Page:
by Josh Hodnik
Technology has made a drastic impact on day to day living in society today. Tasks that were once very time consuming, can now be completed with a few keystrokes and a touch of a button. News was once limited, and events around the world would go unheard or were delayed. That has all changed. Television, the Internet, and social media have allowed people to learn of global events as quickly as they happen.
Technology has advanced at an extraordinary rate over the past decade. People have become dependent on cell phones, the Internet, and social media for almost everything. It’s how people communicate with one another, complete daily tasks, and how many learn today. Print newspapers, magazines, and books are quickly becoming a thing of the past. It can be argued that technology, the Internet in particular, has made life much more efficient. While the Internet has made certain things much easier and convenient, it has its downside. The information available online seems to be never ending, and the content is rapidly growing every day. The ability to find information on every subject imaginable may appear to be a good thing, but there is probably as much misinformation as credible material buried online.
The heavy reliance on the Internet for information has caused many people to stop thinking for themselves in a sense. While people learn from credible information online, there is still a good amount of bogus information that’s soaked in. Every topic that can be typed into Google will generate good and bad content, and that includes anything to do with fitness and bodybuilding.
Today, it’s very common for people to bypass content found on the Internet when seeking information on diet, training, and supplements. Instead, they turn to Facebook groups, and other online forums for advice. This often results in a 20-year-old kid passing on advice that was given to him or her in the same manner. Often times, the origin of the information passed along has no credible basis. Not all information or advice given on social media is wrong. There are plenty of experienced members that give legitimate advice, but for many, it’s difficult to weed through the BS to determine what’s legit and what’s not. Relying on the advice of others and not taking the time to research can be detrimental. When an individual takes the time to understand why they need to eat certain foods, train a particular way, and understand how the supplements they take work, they will usually put more emphasis on following through.
It’s very common today for individuals to seek out advice in regards to using anabolic steroids, HGH, IGF-1, and other bodybuilding drugs. Instead of taking the time and energy to research these drugs themselves, they rely on the word of someone they’ve never met on a Facebook bodybuilding group or online forum. They have no idea who is sitting behind the computer, but they still consider their advice credible. This practice is obviously ignorant, but it can be downright dangerous. When I scan through some of these forums and groups, I cringe when I see some of the advice posted. First time steroid users post their cycles for people to comment on, and its common to see these cycles consisting of multiple anabolic steroids stacked together, with doses being much too high for a first time user. When other group members see excessive doses posted on cycle layouts, they assume that’s the way it’s supposed to be used. Then they follow suit. This is an example of how the Internet has hindered bodybuilding, fitness, and overall health.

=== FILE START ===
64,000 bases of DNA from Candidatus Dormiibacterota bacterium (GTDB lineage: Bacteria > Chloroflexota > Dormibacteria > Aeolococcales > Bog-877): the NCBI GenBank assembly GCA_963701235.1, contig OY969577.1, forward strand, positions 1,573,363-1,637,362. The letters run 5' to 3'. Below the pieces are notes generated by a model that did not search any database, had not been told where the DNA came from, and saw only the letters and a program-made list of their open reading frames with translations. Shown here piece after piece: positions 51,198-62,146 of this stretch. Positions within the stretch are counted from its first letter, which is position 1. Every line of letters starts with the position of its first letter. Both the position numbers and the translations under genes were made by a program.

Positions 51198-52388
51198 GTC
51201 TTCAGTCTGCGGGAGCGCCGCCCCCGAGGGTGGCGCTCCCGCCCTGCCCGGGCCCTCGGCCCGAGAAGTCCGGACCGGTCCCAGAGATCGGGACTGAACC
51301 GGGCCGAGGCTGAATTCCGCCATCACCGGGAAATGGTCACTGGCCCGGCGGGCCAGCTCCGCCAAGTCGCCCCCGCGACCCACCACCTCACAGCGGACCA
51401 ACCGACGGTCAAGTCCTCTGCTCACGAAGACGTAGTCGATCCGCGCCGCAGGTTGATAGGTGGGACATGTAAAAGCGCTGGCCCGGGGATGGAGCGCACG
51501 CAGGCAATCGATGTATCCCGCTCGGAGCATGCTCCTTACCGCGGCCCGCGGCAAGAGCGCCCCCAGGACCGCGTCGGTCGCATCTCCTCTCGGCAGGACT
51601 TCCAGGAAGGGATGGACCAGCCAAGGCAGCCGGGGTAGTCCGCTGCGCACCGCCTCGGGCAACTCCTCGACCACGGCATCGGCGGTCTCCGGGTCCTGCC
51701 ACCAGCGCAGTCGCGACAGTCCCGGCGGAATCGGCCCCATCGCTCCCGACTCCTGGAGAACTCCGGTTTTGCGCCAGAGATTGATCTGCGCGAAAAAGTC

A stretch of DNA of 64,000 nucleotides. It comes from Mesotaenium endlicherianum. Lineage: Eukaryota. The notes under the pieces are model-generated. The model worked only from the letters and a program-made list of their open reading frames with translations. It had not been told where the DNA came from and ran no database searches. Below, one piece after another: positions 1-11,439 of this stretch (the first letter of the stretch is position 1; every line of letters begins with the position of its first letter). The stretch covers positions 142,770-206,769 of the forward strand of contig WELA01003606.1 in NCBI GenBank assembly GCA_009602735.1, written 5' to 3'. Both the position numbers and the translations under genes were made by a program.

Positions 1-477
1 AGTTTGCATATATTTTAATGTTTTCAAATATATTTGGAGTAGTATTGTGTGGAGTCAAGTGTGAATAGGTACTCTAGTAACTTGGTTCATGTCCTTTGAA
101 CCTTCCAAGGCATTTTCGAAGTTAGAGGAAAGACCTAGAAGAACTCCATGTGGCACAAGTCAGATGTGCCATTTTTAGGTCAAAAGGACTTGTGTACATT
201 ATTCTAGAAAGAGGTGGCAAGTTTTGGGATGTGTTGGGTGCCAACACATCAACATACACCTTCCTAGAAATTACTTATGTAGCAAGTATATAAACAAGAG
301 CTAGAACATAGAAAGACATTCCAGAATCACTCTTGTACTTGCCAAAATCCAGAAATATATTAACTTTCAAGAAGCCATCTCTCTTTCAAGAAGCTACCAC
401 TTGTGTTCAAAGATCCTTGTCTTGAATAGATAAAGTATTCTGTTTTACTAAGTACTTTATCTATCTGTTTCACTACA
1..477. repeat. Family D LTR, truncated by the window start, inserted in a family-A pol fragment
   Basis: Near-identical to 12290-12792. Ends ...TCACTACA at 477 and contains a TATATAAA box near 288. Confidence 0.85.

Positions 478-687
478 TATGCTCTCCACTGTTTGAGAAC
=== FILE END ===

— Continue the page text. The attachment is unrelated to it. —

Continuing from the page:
Online coaching has become the new fad in the fitness industry with social media. Fitness enthusiasts fill up news feeds on Facebook with their training videos and diet tips. It seems there are almost as many online coaches as there are potential clients. I repeatedly see these coaches post on Facebook, letting everyone know they have a few spots open for new clients. Of course they have room for new clients. The market is so saturated with self-branded online coaches, that there aren’t enough clients to go around. There are legitimate online coaches that have proven their worth over the years, but they are rare. Just because someone has read some bodybuilding magazines and made progress in the gym, doesn’t mean they are qualified to coach anyone in an attempt to help someone reach their full potential. As with online forums and groups, using certain online coaches can result in the blind leading the blind. As with anything bodybuilding and fitness related, only take advice from an online coach that has proven his or her worth. Do your homework.
As a society today, we’ve come to rely on social media and macro-nutrient calculators to tell us how to eat, train, and what supplements to take. While this appears to have made living a fit life easier, it’s taken some important elements out of the equation. Looking back several decades, there was no Internet to rely on and no social media to turn to for advice. Bodybuilders simply researched themselves and kept things simple. Today, we’ve got more information at our fingertips than ever before. There are apps that calculate diets, design workout plans, and those that track progress. With all of these advancements, our society should be fitter than ever. Instead, two-thirds of the population is overweight, with one-third being obese. Technology will never replace hard work and the willingness to learn.